NJ Of course, one of the first things you learn as a historian is to interrogate early chronicles for motive using context, whether geopolitical, religious or otherwise. But it is equally dangerous to lean towards the hypersceptic idea that texts cannot be relied upon except to tell us about their writers, meaning the document-free gaps in the past must always consist of near-impregnable darkness.

You don’t go quite that far in your book, but you do apply something of this very sceptical view to early Islamic sources which first appeared in the 200 years after the Prophet’s death as written accounts of oral testimony. You suggest, for example, that hadiths [sayings of Muhammad] targeting the rich were concocted to unsettle the rotten imperial elite. Your argument that “the dry rot of fabrication . . . was endemic throughout the sunna” is much more radical than the traditionalist, more common academic approach, which recognises the importance of testing for fabrication, but values the hadith as a body of secondary sources. I’d disagree that uncovering fabricated elements in these early sources undermines everything that they portray as authentic.

TH I think there’s a particular problem with the sources for early Islam. Some of the sayings attributed to Muhammad must surely be authentic – but even if we could identify them, their value as a source for his life would still not be greatly enhanced as a result.

Context, for the historian, is all – and no Muslim scholar or lawyer who cited the Prophet ever had the slightest interest in establishing what the original context of his sayings might actually have been. To quote him was to take for granted that the advice he had to give was timeless and universal. That Muslims in the heyday of the Caliphate were living under circumstances unimaginable to Muhammad never crossed their minds.

The real problem for the historian is that we lack what, for instance, [the 1st-century Roman-Jewish historian] Josephus gives us for the background to the life of Christ – a control. The consequence is that we can only hope to arrive at a sense of what might have happened in the early years of the Arab conquests by looking at the much later Muslim source material in the light of the late-antique world.

NJ In which case, no explanation of the origins of Islam is ever going to strike the mould for an authentic secular narrative. You rightly point out in your introduction the provisional nature of your own retelling of early Islam: “on a whole range of issues . . . there can only ever be speculation”. While you use Christian and Jewish traces in the Quran to suggest their influence on Muhammad, direct evidence remains elusive.

There’s a wonderful analogy in the book about it being similar to noticing that the eastern and western coasts of the Atlantic Ocean match like a jigsaw puzzle. There seems to be a link, but without clues as to how the two came together, it’s impossible to know for certain how to explain the gap. Historians are just replacing one take on an uncertain past with another.

TH The hypothesis I give in the book as to how and why Islam might have emerged is only that – a hypothesis. Patricia Crone, one of the most brilliant and innovative historians of early Islam, once memorably described the Muslim historical tradition as “a monument to the destruction rather than the preservation of the past”. That being so, it is hardly surprising that there should be such a breathtaking range of opinion, ranging from devout Muslims, who accept the tradition in its entirety, to radical sceptics who doubt that Muhammad so much as existed.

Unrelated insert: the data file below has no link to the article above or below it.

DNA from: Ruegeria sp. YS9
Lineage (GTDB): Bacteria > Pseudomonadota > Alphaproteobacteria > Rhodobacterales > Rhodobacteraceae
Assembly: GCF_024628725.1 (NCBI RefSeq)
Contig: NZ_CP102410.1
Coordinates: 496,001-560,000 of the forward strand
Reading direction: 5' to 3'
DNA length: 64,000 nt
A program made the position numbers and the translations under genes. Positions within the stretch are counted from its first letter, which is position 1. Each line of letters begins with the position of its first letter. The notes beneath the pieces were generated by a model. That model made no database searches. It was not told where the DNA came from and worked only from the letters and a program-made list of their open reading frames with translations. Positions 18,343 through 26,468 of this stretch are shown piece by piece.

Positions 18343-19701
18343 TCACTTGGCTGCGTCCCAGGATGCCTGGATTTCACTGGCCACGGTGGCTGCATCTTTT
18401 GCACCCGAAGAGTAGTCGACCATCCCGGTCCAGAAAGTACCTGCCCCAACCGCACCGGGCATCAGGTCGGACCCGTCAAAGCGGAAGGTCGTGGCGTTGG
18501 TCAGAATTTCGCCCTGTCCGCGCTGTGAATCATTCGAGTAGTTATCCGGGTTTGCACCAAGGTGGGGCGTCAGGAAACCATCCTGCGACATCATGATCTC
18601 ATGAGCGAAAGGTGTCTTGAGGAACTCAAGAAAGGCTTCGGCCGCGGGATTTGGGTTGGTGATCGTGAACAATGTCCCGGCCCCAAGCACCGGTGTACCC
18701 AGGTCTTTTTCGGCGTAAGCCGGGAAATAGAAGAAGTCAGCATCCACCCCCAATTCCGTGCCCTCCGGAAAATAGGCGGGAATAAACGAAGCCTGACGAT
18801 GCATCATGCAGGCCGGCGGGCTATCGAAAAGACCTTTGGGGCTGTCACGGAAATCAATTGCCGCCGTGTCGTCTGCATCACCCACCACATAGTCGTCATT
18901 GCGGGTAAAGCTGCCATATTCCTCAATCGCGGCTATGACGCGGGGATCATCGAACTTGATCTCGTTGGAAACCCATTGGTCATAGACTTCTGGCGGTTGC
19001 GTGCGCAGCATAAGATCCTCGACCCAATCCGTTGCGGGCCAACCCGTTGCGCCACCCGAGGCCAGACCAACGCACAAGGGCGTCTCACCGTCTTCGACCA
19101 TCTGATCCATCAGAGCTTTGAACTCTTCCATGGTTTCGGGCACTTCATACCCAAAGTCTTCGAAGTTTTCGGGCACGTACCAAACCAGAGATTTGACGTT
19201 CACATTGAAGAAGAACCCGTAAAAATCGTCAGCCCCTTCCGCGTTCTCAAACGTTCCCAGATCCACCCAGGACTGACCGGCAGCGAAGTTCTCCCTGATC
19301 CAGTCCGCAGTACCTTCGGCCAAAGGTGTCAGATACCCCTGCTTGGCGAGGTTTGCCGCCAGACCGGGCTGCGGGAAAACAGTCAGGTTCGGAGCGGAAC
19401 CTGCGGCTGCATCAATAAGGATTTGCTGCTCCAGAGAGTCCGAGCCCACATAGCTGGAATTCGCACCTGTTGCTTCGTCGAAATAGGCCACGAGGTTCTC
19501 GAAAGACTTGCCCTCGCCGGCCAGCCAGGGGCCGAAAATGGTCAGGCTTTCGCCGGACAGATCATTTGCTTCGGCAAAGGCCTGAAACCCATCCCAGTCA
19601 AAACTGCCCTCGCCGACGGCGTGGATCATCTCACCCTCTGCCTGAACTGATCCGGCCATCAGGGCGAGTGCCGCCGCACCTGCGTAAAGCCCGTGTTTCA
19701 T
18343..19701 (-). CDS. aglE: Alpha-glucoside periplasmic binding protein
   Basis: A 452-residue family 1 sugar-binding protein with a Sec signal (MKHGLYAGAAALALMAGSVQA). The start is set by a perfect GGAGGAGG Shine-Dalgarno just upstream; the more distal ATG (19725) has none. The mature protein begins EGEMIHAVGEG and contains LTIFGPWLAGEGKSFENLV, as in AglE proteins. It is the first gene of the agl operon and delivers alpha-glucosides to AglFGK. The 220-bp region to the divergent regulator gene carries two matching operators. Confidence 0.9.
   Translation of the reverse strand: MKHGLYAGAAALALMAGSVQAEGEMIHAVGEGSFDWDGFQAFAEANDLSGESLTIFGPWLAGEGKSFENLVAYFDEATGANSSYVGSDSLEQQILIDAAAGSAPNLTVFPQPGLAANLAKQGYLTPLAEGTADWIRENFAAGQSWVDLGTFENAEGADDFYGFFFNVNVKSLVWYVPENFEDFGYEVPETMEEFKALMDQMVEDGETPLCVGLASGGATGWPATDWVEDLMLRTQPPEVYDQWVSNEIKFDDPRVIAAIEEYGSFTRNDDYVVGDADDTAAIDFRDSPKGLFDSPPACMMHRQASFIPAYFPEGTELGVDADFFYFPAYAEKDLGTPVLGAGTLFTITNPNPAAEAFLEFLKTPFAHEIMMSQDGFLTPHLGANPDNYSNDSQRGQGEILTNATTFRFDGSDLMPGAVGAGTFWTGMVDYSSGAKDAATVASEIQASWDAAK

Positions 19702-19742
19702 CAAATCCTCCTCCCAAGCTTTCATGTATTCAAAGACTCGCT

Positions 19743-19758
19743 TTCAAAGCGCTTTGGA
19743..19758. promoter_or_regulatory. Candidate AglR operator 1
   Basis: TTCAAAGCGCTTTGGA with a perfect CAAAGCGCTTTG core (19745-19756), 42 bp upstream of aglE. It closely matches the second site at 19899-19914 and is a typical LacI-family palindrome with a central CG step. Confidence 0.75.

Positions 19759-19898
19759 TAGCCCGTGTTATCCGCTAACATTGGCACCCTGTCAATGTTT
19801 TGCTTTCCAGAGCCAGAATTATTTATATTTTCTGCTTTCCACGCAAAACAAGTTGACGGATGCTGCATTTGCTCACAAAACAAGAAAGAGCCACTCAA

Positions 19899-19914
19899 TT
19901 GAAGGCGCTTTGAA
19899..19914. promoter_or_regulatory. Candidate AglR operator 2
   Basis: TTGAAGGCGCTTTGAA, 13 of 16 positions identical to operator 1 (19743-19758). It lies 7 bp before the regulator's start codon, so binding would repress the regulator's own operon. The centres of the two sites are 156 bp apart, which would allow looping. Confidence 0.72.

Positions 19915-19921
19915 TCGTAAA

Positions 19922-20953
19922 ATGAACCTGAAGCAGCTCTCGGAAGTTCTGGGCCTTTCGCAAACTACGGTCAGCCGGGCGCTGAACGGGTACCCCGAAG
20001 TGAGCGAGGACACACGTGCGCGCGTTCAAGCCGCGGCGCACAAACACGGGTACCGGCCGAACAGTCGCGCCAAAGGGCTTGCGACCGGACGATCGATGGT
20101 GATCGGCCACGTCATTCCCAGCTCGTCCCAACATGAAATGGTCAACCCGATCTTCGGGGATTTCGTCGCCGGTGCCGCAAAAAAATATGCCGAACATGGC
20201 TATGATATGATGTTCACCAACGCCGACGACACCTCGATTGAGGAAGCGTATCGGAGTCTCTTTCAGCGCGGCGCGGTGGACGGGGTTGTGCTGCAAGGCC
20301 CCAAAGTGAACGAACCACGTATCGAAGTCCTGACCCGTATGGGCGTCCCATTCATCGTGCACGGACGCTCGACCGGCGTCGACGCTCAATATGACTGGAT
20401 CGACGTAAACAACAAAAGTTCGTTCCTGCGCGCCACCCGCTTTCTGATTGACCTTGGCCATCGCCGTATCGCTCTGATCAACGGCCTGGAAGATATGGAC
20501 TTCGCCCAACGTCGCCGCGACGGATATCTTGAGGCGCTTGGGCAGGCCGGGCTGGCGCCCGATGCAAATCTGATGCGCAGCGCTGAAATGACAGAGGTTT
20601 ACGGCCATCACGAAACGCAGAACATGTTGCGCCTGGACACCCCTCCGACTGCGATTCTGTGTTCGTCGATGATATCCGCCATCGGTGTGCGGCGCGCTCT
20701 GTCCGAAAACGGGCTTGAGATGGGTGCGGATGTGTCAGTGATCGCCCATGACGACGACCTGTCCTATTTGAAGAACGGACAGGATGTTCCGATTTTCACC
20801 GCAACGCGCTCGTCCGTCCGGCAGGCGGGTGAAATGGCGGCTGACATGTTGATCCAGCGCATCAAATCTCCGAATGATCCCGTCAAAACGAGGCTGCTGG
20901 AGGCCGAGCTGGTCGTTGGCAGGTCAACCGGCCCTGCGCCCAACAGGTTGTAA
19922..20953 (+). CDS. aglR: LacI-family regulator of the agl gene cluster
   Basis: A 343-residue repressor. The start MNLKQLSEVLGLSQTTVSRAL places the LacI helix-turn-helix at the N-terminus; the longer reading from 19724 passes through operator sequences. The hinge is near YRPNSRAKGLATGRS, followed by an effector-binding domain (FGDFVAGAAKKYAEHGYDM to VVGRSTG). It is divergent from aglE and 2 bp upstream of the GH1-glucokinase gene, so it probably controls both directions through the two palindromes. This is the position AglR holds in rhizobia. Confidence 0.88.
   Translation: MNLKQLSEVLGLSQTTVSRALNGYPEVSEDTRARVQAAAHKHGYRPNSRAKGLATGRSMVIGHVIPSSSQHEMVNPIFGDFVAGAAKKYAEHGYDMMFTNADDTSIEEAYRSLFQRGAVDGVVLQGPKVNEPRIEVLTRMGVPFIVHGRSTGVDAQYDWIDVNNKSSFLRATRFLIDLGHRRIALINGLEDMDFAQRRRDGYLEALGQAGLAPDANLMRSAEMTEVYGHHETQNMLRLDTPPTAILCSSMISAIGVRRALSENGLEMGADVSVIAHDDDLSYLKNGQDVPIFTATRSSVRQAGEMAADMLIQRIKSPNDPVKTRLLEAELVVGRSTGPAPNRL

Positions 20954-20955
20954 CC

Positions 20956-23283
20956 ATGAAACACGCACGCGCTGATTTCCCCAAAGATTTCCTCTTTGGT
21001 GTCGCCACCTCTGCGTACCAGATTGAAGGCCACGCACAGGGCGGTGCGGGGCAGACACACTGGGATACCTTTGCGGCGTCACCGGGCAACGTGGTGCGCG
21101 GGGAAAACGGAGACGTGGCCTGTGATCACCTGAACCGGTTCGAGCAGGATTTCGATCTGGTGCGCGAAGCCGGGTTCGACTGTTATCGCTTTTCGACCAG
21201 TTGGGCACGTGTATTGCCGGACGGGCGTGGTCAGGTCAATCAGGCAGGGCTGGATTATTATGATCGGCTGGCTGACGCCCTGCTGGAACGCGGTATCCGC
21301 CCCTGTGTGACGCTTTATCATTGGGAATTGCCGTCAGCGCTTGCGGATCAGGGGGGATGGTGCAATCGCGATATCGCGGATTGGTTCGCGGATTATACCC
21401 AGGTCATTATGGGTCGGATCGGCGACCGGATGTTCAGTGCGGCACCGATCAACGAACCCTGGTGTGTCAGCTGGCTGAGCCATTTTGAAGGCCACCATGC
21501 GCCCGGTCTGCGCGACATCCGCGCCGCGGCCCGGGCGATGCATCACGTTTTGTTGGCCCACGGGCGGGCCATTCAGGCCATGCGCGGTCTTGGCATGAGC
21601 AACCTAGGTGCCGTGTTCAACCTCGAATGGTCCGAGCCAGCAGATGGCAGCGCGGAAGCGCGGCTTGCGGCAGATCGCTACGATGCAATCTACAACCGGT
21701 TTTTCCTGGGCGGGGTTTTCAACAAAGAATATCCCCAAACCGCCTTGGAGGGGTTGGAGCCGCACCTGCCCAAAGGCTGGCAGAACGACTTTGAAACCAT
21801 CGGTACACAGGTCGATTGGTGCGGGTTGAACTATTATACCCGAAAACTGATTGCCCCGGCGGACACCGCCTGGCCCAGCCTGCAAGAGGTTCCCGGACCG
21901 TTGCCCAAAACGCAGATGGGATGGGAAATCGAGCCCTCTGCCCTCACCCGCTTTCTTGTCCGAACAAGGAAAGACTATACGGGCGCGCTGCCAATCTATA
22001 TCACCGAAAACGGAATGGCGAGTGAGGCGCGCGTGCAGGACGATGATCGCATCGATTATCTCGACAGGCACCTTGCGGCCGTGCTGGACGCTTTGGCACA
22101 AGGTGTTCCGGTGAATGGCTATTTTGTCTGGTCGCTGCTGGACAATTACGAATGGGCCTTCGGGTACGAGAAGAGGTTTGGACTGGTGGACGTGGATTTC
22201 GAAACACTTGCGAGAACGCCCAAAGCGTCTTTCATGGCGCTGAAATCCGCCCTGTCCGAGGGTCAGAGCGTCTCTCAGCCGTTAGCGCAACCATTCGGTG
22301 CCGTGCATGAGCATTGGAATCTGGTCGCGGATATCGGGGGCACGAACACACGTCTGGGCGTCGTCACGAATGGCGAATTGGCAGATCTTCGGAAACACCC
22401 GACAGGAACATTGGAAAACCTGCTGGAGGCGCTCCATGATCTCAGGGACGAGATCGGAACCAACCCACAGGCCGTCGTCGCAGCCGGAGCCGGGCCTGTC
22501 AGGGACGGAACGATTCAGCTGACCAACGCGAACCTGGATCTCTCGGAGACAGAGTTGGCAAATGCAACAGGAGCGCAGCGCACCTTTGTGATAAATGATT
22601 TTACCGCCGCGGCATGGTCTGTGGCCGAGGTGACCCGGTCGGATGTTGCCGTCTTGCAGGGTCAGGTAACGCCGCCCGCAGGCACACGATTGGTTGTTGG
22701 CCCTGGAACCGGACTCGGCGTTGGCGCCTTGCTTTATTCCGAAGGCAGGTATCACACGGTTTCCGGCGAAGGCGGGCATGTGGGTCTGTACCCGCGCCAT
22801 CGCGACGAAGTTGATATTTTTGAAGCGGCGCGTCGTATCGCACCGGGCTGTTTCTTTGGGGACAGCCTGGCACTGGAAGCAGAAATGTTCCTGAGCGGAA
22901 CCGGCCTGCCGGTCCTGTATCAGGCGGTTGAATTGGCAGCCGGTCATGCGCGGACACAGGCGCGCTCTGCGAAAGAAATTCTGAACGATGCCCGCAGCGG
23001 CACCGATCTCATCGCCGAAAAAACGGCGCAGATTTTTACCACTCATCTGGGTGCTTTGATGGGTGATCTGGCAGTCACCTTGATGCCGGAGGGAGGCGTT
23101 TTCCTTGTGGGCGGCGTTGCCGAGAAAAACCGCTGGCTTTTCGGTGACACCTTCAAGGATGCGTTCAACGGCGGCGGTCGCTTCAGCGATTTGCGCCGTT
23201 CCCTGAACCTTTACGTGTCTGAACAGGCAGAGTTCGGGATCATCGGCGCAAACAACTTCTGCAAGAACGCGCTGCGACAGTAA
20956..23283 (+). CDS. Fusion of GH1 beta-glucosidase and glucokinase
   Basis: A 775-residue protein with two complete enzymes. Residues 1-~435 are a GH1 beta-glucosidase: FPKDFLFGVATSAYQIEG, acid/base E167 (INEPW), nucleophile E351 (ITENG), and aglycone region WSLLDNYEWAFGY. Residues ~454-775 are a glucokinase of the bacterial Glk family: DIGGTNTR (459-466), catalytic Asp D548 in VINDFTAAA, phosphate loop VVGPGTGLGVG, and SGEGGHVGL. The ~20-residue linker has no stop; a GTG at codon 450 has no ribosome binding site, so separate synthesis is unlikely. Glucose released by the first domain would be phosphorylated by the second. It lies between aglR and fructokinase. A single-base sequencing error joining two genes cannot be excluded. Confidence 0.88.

My own take is that the evolution of Islam can only really be made sense of in the light of the civilisations and religions of late antiquity. Partly, that is because it genuinely seems to me the best way to try to understand what might have happened in the 7th century; but I am sure it also reflects a subliminal desire on my part, in love with antiquity as I am, to feel that Islam, like Christianity, was bred of the ancient world.

NJ This debate has, until now, been limited to specialists, for the good reason that it requires a vast amount of study and a good knowledge of Arabic, at least, in order to draw authoritative conclusions from the available sources. Revisionists are few, and those such as Patricia Crone and Michael Cook who argue that Islam was born after the burgeoning of the Caliphate and the Arab conquests do so with the authority of their close understanding of the period, albeit little concrete evidence.

While you obviously draw on the work of such historians and are enthusiastic about the period, is it fair to present a narrative not grounded in direct engagement with the available sources?

TH In writing this book, I am standing on the shoulders of giants – or, to mix metaphors, rushing in where angels fear to tread. My justification is that if a generalist is not prepared to attempt it, then no one will. Perhaps, somewhere, there is a scholar with Latin, Hebrew, Syriac, Arabic and Coptic, doctorates in Talmudic studies, patristics, Christian theology and Quranic studies and an ability to write accessibly for the general public – but if so, he or she is yet to write the book on the subject that I strongly felt merited being written.